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Visiting Leiden, The Netherlands, and its City Hall: 17th century Renaissance-style architecture by Lieven de Key
An ornate frontage from the beginning of the Dutch Golden Age
This remarkable building in Leiden, The Netherlands, is noted for its ornate frontage.
Some history and features
The work of Lieven de Key (1560-1627), the fine frontage of this building, which is the City Hall (Dutch: Stadhuis ) dates from 1600, at a time when The Netherlands was entering its Golden Age. Architect de Key worked for many years for the city of Haarlem, in which city he was particularly noted for the Vleeshal building. He began work on the CIty Hall, Leiden, in the closing years of the 16th century.
I was particularly struck by the elaborate steps at the City Hall's entrance. The tower, showing eclectic influences, is a prominent landmark.
In the 17th century, Leiden was the second largest city of The Netherlands, after Amsterdam. The City Hall was thus the administrative centre for a prosperous municipality, symbolized in a measure by the opulence of the building's style. Today, the city is twinned with Oxford, England.
After a destructive fire in 1929, rebuilding of the City Hall was overseen by Architect Cornelis Blauw (1885-1947).
Close to the City Hall are the banks of the New Rhine River (Dutch: Nieuwe Rijn). As a city, Leiden seemed to me to be among the most sedate of cities: partly because it is much smaller than other 'Randstad' cities such as Amsterdam and Rotterdam and partly because of the presence of its venerable university.
Leiden is situated in the Dutch province of South Holland (Dutch: Zuid-Holland ). The City Hall is located in Breestraat .
Note on spelling
The standard Dutch spelling for the name of the city is 'Leiden'. In English, particularly in earlier writing, the spelling 'Leyden' was common. However, even in English, there is an increasing tendency to spell the name 'Leiden', according to the Dutch way; I have conformed to this tendency.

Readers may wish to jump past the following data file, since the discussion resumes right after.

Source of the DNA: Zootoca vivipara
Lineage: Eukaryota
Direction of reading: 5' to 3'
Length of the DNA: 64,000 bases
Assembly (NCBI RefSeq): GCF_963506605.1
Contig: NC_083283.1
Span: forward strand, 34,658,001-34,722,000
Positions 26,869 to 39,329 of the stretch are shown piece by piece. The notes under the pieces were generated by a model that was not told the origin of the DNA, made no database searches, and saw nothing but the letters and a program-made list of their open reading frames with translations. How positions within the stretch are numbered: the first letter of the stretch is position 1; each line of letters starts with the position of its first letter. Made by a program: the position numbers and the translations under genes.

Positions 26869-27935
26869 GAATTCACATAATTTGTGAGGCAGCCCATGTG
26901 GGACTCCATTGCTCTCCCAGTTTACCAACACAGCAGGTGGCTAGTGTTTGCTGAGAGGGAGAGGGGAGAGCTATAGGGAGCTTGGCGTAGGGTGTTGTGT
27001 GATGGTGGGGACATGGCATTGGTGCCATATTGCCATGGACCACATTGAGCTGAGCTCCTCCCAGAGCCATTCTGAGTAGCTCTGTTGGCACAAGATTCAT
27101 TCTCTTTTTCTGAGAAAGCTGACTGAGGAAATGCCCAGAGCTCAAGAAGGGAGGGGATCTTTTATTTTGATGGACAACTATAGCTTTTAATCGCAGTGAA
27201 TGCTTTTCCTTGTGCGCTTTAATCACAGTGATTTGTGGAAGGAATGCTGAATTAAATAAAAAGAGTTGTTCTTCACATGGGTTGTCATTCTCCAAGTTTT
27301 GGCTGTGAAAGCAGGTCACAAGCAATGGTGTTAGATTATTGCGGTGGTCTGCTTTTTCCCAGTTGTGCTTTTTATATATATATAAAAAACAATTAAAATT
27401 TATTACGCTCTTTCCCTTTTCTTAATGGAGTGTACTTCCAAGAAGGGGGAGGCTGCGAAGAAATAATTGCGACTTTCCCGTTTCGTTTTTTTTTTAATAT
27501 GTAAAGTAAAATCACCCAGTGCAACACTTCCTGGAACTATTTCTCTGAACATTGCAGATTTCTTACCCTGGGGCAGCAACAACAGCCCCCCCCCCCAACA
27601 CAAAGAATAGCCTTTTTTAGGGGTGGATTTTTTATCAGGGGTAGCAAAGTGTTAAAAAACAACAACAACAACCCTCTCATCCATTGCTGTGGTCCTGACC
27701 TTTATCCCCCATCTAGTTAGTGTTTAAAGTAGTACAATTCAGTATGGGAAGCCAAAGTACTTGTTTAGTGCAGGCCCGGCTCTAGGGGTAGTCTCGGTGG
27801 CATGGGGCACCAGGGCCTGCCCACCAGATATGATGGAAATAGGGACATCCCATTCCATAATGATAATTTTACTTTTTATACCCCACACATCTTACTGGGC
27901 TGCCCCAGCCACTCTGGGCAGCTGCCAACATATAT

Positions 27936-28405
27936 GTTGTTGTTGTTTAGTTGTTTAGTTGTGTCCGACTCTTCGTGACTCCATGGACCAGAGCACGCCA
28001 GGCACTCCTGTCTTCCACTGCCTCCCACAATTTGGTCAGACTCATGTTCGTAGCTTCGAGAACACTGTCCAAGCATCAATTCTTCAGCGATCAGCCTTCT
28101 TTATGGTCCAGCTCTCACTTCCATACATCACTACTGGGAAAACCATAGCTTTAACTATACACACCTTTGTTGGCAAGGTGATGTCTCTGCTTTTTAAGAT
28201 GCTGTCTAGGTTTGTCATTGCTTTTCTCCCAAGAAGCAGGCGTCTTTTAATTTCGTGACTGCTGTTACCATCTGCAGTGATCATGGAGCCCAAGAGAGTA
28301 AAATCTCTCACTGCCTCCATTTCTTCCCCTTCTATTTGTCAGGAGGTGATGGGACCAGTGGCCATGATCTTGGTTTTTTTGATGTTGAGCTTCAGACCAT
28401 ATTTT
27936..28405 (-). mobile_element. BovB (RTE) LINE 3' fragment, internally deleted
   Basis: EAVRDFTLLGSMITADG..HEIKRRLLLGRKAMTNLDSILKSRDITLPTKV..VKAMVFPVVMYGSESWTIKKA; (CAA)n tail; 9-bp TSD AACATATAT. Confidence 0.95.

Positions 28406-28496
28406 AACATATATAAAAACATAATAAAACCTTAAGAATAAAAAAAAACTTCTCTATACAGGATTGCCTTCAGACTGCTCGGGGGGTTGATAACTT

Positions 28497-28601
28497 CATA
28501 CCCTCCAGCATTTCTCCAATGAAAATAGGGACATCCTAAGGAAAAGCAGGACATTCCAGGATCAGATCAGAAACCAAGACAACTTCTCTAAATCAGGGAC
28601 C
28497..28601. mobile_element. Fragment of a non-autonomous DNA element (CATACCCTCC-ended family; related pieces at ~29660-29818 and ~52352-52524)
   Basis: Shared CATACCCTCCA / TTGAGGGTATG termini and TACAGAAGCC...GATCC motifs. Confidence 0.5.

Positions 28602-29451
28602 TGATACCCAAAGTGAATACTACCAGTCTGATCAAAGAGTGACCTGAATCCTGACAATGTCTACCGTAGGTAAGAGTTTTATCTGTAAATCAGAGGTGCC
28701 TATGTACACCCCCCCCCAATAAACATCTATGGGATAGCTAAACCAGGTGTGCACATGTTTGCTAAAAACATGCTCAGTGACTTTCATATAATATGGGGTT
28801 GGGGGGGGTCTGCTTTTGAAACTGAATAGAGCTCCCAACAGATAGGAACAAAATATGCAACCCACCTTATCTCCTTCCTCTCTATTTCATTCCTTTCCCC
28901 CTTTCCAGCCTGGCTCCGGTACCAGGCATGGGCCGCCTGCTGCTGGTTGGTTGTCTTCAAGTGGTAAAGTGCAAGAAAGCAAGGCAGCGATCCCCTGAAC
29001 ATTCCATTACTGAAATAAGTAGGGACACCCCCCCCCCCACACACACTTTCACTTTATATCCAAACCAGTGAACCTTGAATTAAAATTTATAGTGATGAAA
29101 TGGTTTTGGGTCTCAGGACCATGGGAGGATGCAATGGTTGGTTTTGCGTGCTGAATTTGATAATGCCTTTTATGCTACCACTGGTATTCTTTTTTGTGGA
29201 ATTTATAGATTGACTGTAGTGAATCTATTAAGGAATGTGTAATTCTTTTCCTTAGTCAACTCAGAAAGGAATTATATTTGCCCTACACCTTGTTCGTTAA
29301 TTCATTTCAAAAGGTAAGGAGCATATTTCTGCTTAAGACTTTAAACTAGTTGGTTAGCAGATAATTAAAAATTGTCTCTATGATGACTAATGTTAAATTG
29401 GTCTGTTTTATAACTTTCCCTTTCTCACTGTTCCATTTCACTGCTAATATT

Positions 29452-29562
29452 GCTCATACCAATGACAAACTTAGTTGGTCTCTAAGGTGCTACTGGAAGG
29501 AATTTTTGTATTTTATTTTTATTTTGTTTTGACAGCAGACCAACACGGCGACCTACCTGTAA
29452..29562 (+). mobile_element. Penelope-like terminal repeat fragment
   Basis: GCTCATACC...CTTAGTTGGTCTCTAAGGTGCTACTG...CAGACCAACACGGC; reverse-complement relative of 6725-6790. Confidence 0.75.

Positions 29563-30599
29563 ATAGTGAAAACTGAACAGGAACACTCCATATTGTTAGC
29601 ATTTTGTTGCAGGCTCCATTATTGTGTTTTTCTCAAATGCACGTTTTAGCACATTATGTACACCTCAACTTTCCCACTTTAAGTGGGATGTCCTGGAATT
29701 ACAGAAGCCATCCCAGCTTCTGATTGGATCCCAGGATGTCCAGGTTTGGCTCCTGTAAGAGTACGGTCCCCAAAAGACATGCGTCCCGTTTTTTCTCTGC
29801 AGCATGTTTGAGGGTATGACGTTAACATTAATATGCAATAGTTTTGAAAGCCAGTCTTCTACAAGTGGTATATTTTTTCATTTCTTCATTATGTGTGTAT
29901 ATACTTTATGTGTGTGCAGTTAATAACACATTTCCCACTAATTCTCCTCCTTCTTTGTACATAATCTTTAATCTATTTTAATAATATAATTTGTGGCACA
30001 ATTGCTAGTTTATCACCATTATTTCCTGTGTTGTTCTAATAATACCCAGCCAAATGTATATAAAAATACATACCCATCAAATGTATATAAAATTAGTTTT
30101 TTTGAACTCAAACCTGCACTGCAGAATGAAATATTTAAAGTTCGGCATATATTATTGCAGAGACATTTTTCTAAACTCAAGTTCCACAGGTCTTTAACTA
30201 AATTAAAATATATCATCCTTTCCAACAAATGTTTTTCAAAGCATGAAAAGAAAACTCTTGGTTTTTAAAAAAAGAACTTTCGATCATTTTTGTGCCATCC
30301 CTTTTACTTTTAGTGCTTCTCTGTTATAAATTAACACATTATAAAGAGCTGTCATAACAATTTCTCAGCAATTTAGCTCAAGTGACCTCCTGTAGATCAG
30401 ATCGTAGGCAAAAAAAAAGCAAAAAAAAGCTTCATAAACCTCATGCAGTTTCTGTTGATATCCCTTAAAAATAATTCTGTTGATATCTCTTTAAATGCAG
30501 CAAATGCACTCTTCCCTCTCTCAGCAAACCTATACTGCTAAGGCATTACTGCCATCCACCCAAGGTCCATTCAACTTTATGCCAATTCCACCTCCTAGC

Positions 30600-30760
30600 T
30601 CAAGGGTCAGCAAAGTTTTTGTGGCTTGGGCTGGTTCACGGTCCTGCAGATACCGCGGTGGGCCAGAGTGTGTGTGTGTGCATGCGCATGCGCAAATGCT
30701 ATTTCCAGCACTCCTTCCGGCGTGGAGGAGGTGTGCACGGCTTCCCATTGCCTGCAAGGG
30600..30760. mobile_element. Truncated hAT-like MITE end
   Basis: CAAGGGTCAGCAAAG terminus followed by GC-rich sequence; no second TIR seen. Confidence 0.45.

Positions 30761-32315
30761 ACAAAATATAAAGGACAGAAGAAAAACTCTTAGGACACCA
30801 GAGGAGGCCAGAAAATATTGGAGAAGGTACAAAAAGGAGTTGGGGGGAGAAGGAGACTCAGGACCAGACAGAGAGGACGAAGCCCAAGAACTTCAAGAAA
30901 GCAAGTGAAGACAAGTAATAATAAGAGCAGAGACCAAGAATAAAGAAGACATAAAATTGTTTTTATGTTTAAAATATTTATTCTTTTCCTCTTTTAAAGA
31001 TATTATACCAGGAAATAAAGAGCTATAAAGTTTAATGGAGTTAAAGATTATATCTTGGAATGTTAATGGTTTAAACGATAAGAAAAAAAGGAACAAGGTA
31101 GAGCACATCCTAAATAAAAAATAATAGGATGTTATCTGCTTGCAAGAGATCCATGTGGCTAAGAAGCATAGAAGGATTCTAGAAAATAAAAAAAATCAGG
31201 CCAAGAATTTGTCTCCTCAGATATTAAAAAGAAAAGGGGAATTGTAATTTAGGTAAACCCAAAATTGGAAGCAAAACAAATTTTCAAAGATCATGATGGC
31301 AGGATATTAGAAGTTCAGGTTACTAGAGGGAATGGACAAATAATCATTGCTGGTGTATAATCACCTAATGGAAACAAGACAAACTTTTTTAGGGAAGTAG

Also worth seeing
In Leiden itself, the University's main building is the hub of an ancient and highly respected seat of learning. The Hortus Botanicus is a venerable botanic garden, dating from the 16th century, to which Swedish naturalist Carl Linnaeus (1707-1778) was a regular visitor. Leiden's castle (Dutch: Burcht van Leiden ) is Medieval. The City has historical associations with the Mayflower Pilgrims.
The Hague (Dutch: Den Haag ; distance: 18 kilometres) has many noted buildings, including the Peace Palace, the Binnenhof and the Huis ten Bosch.
How to get there: Airlines flying to Amsterdam Airport from New York include Delta Airlines and KLM. The Dutch railroad company NS (Nederlandse Spoorwegen) maintains rail services from Amsterdam to Leiden . There is car rental availability at Amsterdam airport. Please check with the airline or your travel agent for up to date information. Some facilities may be withdrawn, without notice. Please refer to appropriate consular sources for any special border crossing arrangements which may apply to citizens of certain nationalities.
MJFenn is an independent travel writer based in Ontario, Canada.
Other of my hubpages may also be of interest
- Visiting the Royal Palace on the Dam at Amsterdam: 17th century municipal Classicism, turned royal
- Visiting Rotterdam, The Netherlands: remembering its famous son, Erasmus of Rotterdam
- Visiting the Peace Palace, The Hague, The Netherlands: built on the eve of a huge conflagration
- Visiting Maastricht, The Netherlands: a tale of the towers of two churches
- Visiting Oxford Castle and Nuffield College, Oxford, England: memories of Medieval, dark deeds; and